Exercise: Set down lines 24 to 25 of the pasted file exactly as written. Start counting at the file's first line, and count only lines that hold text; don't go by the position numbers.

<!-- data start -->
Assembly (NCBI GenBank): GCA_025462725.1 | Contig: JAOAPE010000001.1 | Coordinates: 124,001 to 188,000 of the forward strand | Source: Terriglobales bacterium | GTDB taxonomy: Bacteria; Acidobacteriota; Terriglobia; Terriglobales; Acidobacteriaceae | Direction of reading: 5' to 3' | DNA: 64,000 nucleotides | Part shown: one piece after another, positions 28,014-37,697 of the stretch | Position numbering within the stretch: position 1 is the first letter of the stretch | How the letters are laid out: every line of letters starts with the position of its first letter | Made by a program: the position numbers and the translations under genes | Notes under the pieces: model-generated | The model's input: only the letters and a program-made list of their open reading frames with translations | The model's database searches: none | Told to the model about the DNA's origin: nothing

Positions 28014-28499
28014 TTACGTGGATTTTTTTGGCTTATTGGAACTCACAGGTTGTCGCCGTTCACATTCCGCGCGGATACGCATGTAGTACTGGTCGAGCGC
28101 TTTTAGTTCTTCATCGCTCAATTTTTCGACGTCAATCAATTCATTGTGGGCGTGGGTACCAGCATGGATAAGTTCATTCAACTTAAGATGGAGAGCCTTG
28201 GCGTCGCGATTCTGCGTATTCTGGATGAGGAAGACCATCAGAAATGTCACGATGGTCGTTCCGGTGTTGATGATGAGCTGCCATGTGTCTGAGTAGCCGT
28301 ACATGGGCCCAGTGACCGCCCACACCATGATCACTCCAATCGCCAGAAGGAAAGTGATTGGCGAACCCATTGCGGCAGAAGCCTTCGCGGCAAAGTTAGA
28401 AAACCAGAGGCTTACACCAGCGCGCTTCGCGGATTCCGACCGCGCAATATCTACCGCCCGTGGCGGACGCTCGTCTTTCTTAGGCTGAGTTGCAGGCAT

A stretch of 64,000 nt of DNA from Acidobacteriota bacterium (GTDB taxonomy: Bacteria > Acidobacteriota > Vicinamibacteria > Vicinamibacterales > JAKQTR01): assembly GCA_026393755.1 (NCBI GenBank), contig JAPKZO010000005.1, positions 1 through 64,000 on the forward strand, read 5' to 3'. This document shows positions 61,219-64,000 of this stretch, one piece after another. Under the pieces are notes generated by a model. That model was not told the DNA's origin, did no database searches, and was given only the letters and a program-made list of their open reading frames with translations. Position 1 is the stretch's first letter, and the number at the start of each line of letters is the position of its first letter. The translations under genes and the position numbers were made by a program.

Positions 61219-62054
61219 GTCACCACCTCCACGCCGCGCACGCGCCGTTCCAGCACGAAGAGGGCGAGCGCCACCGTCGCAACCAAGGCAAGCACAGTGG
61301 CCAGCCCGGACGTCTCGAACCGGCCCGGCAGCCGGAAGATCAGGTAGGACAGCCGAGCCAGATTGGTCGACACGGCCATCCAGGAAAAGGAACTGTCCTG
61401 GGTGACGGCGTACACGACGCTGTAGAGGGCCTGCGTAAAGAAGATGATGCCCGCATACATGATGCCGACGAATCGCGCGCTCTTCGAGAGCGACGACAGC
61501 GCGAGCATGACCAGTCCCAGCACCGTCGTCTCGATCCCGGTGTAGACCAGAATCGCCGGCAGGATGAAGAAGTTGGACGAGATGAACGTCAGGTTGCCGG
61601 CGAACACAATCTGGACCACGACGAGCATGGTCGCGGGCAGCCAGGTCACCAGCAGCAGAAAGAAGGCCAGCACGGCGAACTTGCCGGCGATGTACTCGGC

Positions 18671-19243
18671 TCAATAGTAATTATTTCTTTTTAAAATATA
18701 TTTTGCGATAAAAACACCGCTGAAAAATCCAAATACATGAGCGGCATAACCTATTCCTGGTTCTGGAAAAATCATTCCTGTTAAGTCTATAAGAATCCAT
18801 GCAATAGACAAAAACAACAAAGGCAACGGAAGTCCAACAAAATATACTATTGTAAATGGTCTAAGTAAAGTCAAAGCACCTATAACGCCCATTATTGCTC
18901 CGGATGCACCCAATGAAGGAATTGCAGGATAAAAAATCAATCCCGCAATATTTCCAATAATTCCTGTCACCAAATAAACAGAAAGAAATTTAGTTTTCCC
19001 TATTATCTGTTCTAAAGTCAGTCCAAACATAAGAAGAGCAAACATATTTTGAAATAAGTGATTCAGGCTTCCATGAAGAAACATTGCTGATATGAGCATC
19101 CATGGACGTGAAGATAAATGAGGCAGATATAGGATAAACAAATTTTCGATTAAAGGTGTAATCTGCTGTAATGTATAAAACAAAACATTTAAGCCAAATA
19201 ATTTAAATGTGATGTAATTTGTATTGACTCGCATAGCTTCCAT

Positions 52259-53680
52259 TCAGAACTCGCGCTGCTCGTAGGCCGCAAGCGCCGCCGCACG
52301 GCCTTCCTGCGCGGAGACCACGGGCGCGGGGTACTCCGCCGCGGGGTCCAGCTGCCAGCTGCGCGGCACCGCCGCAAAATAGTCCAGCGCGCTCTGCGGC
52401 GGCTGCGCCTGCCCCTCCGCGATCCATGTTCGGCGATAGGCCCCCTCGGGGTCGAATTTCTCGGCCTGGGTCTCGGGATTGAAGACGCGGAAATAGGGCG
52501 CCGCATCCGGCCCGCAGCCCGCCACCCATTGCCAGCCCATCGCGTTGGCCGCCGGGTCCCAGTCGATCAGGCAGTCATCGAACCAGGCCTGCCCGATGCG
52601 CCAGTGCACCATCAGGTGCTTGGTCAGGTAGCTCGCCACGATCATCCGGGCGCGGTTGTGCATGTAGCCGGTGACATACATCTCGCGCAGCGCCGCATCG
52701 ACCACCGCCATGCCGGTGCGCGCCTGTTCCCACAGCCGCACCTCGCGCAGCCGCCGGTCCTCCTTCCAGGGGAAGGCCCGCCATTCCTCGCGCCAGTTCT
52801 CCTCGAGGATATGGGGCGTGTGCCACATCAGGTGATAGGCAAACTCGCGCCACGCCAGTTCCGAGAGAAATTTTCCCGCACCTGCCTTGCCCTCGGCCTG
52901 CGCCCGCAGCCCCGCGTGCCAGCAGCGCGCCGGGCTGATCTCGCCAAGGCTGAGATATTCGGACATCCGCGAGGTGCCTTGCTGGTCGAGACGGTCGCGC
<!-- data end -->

52259 TCAGAACTCGCGCTGCTCGTAGGCCGCAAGCGCCGCCGCACG
52301 GCCTTCCTGCGCGGAGACCACGGGCGCGGGGTACTCCGCCGCGGGGTCCAGCTGCCAGCTGCGCGGCACCGCCGCAAAATAGTCCAGCGCGCTCTGCGGC